For medicines containing active substances used in already authorised products but not yet used in combination, the results of new non-clinical tests or new clinical trials relating to that combination have to be provided. However, it is not  necessary to provide scientific references relating to each individual active substance.

A full dossier, comprising all the information of modules 1 to 5, has to be provided for the fixed combination. Any absence of specific fixed combination data should be justified in the non-clinical and/or clinical Overviews. It is possible to include information on the individual substances (literature or actual data), especially in order to justify the absence of certain specific data on the combination.

Legal basis: Article 10b of Directive 2001/83 (EC)

1.7. Informed consent application

The marketing authorisation application for a product  is called an ‘informed consent application’, if it possesses the same qualitative and quantitative composition in terms of active substance(s) and the same pharmaceutical form as a reference product already authorised, using that dossier. For such application it is a prerequisite that consent has been obtained from the marketing authorisation holder of the reference product for all three modules containing the pharmaceutical, pre-clinical and clinical data (modules 3, 4 and 5). Permanent access to this documentation or possession of the information should be ensured.

For the informed consent application, only a complete module 1 should be submitted, including the eApplication Form with relevant Annexes and the letter of consent from the MAH of the authorised medicine allowing access to modules 2, 3, 4, 5 of the initial dossier and any subsequent documentation submitted.

Of note: Despite the fact that the provision contains some criteria that are common to the definition of a generic medicine in Article 10, Article 10c does not concern generic medicines.

Legal basis: Article 10c of Directive 2001/83 (EC)

1.8. Mixed Application

Where module 4 (safety - non-clinical tests) and/or module 5 (efficacy - clinical studies) of the application consist of a combination of reports of limited non-clinical tests and/or clinical studies carried out by the applicant and of bibliographical references*.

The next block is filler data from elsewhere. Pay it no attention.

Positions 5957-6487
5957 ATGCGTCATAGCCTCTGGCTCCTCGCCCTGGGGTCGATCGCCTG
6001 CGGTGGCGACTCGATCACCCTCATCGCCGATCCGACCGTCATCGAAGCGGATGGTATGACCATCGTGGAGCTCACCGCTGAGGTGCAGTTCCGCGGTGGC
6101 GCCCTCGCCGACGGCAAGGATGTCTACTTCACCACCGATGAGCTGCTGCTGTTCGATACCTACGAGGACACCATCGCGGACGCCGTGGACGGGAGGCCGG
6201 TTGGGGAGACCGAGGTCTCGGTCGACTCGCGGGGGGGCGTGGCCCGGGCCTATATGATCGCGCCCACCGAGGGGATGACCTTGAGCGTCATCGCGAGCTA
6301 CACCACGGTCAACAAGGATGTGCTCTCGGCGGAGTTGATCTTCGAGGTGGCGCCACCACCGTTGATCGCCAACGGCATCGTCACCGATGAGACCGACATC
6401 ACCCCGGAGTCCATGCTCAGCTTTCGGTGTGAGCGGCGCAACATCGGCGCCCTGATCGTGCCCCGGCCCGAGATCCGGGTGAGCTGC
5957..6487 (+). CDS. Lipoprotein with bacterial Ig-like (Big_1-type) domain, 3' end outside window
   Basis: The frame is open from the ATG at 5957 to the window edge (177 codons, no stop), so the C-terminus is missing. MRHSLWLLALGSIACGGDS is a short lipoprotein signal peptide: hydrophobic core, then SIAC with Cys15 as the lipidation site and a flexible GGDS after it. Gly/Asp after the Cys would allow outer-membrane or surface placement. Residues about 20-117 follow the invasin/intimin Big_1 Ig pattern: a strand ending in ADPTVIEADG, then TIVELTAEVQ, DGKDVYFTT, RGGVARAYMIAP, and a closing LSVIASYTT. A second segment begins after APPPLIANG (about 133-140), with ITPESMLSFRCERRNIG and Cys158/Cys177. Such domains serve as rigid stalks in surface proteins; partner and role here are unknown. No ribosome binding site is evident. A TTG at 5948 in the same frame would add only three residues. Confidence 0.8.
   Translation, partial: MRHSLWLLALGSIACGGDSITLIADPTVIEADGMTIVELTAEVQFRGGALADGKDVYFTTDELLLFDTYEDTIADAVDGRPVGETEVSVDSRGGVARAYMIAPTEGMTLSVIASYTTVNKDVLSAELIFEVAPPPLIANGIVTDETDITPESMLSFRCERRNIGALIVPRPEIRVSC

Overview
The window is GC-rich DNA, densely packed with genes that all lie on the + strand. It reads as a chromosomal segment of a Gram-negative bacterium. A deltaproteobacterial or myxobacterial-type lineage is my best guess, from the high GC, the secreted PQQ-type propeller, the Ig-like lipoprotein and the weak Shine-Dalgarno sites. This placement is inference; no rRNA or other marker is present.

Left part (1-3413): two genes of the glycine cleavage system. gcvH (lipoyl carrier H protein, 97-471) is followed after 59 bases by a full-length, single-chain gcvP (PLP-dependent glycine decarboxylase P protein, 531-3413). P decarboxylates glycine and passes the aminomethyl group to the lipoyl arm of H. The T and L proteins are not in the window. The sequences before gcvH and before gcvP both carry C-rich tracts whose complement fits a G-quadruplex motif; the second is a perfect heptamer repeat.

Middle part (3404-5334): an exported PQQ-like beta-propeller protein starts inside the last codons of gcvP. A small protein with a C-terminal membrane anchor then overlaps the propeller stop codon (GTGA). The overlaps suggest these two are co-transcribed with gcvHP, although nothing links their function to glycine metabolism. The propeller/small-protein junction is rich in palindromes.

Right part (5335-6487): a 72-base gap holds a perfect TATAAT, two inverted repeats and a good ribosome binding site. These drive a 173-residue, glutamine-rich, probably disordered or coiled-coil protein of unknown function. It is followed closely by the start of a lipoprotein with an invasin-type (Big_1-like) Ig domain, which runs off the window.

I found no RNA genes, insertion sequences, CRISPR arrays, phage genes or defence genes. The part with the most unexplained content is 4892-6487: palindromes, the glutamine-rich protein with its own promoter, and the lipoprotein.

All other Module(s) are in accordance with the structure of the Full dossier (this can also be called ‘Full mixed application’). A justification should be given for providing literature references instead of results of certain tests/trials, and why the references can replace study reports, and how the results presented fulfil the requirements as set out in the Annex I to Directive 2001/83/EC. The competent authority shall accept the proposed format on a case-by-case basis.

Legal basis: Annex I Part II section 7 of Directive 2001/83 (EC):

* Bibliographical references: published pharmaco-toxicological information including scientifically accepted monographs and clinical trials, as well as results of post marketing experience gained by widespread clinical use in humans.

1.9. Continuous update of marketing authorisations

Marketing authorisations for medicines are dynamic and not static, and the dossier underlying a marketing authorisation must be regularly updated. This ensures that scientific progress and new regulatory requirements are respected, in accordance with Article 23 of Directive 2001/83/EC, Annex I to Directive 2001/83/EC and Article 16 of Regulation (EC) No 726/2004.

Specifically, any information which may influence the evaluation of the benefits and the risks of the medicine must be promptly supplied. In this regard, marketing authorisation holders of marketing authorisations granted in accordance with Article 10 or 10c of Directive 2001/83/EC should implement variations swiftly whenever the marketing authorisation of the reference medicine is changed to address a safety or efficacy concern. In addition, the marketing authorisation holder should inform the competent authorities relating to any pharmacovigilance concerns according to Article 104 of Directive 2001/83/EC.